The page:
The evening after our conversation a young man who’d been in China smuggling Bibles gave a presentation at our church. How exciting! How worthwhile! He spoke of the great need for Christian workers in China. Maybe Davy and I could move to China and be part of an underground church.
The speaker asked us to sing a hymn that had meant a lot to him while in China. As we sang “Channels Only,” one phrase in the chorus caught my attention. “Flowing through us, Thou canst use us every day and every hour.” God can use me and wants to use me now, not when he finally reveals what great ministry He has for me.
If that was the case, what ministry was God asking me to do? Several years ago when my husband asked for my hand in marriage, there was no doubt in my mind that’s what God was calling me to do. And why did God create marriage? So that man would have a help meet, which is simply someone to aid him.
For the first time it became clear to me. I am to minister to my husband quietly behind the scenes while his ministry is the visible one. Oh, my proud flesh hates that. It wants to be working somewhere people will notice and comment. “You do such a good job relating to the town children.” “My child loves having you for a teacher.” “Wow, you live in that poor, dirty country?!”
No one notices as I scrub orange dust from the baseball diamond off my husband’s socks. No one comments on the unending pile of long-sleeved dress shirts I iron. No one commends me for trying to be cheerful and keep Tasha happy when Davy gets home late for the third evening in a week.
But it is my place of service. When I sang, “I’ll go where you want me to go, dear Lord,” I was really picturing somewhere in the tropics, maybe. That would be my choice. And if God wanted me to, I’d be willing to go to Russia and brave their long, cold winter. But I had also sung the verse, “There’s surely somewhere a lowly place in earth’s harvest field so wide.” Could this be my lowly place?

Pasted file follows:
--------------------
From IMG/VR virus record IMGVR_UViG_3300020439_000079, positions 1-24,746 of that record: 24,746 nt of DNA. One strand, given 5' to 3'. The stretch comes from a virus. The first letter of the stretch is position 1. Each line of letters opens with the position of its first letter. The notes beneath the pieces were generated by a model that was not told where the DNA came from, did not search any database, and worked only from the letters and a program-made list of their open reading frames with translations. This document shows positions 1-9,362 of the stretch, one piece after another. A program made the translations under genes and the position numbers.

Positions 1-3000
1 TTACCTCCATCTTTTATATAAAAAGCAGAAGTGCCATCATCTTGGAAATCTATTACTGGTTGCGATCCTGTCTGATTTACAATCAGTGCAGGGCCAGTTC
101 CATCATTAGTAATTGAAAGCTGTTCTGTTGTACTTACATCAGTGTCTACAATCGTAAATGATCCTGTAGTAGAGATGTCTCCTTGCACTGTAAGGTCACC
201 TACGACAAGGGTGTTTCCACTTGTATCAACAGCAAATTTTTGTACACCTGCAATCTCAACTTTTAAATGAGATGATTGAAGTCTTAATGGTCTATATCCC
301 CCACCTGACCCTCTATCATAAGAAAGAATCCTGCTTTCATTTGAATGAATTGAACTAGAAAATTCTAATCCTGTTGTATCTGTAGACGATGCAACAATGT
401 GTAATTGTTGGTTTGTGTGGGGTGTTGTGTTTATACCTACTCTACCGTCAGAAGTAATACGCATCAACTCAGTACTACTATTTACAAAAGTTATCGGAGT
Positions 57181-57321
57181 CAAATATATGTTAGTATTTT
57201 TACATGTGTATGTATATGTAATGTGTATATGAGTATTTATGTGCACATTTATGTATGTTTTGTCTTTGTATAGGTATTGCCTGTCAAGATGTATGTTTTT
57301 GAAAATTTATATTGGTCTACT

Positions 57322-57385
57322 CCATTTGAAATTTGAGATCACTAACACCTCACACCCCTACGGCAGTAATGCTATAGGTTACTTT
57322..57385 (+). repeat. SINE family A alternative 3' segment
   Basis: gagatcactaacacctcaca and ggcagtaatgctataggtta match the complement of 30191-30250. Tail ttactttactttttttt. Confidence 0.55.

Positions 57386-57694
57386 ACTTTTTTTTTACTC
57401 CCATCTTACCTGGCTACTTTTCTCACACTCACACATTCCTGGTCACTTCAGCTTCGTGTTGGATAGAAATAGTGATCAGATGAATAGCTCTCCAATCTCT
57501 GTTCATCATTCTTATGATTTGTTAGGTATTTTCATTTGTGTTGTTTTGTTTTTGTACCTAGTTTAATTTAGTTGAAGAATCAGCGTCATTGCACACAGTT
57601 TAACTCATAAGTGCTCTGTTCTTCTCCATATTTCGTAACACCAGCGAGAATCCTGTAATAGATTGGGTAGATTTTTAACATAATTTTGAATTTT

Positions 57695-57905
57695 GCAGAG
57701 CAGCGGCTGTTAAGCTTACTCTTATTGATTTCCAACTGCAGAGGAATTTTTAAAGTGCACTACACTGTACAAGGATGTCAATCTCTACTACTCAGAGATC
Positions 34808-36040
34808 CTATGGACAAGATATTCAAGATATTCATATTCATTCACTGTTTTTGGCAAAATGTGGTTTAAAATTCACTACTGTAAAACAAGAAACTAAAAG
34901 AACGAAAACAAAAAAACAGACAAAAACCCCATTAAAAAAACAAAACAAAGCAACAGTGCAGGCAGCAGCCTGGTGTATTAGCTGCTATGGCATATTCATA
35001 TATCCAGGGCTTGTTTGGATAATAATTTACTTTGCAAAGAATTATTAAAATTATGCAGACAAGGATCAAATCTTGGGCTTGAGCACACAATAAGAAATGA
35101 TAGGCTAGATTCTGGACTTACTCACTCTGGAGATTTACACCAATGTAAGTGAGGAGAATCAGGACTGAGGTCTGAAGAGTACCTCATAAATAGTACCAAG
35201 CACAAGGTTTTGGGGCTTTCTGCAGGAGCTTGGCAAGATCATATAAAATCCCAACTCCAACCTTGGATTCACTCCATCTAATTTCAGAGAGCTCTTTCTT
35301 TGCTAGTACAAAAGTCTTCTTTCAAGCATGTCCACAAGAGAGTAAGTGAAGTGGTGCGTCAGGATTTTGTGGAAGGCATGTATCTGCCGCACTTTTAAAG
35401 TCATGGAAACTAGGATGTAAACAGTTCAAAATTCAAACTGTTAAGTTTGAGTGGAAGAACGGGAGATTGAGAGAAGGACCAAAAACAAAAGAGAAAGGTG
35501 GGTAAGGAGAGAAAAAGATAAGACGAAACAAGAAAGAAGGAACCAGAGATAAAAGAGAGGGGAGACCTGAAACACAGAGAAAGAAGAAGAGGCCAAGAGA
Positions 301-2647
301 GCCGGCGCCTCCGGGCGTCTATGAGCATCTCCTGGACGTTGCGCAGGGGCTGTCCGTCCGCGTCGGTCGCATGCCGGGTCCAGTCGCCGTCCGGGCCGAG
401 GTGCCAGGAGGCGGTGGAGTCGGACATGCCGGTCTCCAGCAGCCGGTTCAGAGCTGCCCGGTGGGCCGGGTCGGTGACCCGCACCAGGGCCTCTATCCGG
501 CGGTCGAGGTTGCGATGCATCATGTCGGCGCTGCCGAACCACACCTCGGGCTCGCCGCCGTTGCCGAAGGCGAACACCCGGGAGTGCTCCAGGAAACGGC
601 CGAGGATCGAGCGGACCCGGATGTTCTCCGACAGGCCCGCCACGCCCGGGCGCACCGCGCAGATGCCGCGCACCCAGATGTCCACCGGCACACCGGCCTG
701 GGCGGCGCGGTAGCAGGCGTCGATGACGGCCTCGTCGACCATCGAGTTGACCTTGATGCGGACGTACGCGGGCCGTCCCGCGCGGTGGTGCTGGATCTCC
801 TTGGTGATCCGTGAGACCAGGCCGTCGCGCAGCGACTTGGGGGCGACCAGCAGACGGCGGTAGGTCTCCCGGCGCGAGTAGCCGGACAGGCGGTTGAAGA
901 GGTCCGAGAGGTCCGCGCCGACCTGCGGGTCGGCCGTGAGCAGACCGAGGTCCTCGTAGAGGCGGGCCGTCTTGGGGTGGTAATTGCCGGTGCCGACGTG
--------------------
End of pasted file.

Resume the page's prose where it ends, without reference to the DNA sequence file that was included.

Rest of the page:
One evening after I put Tasha to bed, I joined my husband on the couch. “You were right,” I said. “You are my ministry, and I’m going to accept that and do my best to serve you.” I proved it by massaging his tired shoulders.
“Hon, you do a great job at ministering to me,” he said. “I’m a much better teacher since I married you.”
I sat up straighter. “Really? You never told me this.”
“Of course. I come home and bounce ideas off you. You help me think through a lot of discipline problems, especially girl issues. You help me with my school work sometimes, and then of course, there’s everything you do here. I appreciate it more than you’ll ever realize. I don’t need to worry about things here at home because I know you have it covered.”
“What’s this?” he picked up a clothespin bearing the name Katie and tossed it into the basket of laundry still waiting to be put away.
“I wrote the women’s names from church on my clothespins so I can pray for them as I hang out laundry,” I said.
He gave me one of those seldom-used but much-needed scolding looks. “And you thought you didn’t have a ministry?”
Well, maybe I do have a ministry. Several of them. It was just time I recognized them.